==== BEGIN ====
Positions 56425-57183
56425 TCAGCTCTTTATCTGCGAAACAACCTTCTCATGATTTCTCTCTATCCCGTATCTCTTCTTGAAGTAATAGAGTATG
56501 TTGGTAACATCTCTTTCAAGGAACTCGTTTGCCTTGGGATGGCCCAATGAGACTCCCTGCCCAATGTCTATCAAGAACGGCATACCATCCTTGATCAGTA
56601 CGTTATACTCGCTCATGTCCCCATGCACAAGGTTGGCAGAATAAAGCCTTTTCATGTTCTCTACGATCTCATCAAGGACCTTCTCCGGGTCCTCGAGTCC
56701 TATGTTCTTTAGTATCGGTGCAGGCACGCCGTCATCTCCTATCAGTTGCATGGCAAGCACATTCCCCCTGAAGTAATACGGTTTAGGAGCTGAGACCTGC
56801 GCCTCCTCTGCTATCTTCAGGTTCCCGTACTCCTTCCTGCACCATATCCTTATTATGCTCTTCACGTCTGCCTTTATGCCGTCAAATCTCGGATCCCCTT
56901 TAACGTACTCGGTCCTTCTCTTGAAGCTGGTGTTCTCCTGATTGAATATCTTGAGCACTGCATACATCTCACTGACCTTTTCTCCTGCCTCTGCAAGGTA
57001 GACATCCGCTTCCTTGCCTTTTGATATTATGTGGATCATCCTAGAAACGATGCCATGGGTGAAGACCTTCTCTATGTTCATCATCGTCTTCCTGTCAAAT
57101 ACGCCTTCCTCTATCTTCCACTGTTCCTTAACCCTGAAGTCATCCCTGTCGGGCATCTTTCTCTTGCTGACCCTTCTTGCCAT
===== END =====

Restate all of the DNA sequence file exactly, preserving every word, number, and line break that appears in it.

Positions 56425-57183
56425 TCAGCTCTTTATCTGCGAAACAACCTTCTCATGATTTCTCTCTATCCCGTATCTCTTCTTGAAGTAATAGAGTATG
56501 TTGGTAACATCTCTTTCAAGGAACTCGTTTGCCTTGGGATGGCCCAATGAGACTCCCTGCCCAATGTCTATCAAGAACGGCATACCATCCTTGATCAGTA
56601 CGTTATACTCGCTCATGTCCCCATGCACAAGGTTGGCAGAATAAAGCCTTTTCATGTTCTCTACGATCTCATCAAGGACCTTCTCCGGGTCCTCGAGTCC
56701 TATGTTCTTTAGTATCGGTGCAGGCACGCCGTCATCTCCTATCAGTTGCATGGCAAGCACATTCCCCCTGAAGTAATACGGTTTAGGAGCTGAGACCTGC
56801 GCCTCCTCTGCTATCTTCAGGTTCCCGTACTCCTTCCTGCACCATATCCTTATTATGCTCTTCACGTCTGCCTTTATGCCGTCAAATCTCGGATCCCCTT
56901 TAACGTACTCGGTCCTTCTCTTGAAGCTGGTGTTCTCCTGATTGAATATCTTGAGCACTGCATACATCTCACTGACCTTTTCTCCTGCCTCTGCAAGGTA
57001 GACATCCGCTTCCTTGCCTTTTGATATTATGTGGATCATCCTAGAAACGATGCCATGGGTGAAGACCTTCTCTATGTTCATCATCGTCTTCCTGTCAAAT
57101 ACGCCTTCCTCTATCTTCCACTGTTCCTTAACCCTGAAGTCATCCCTGTCGGGCATCTTTCTCTTGCTGACCCTTCTTGCCAT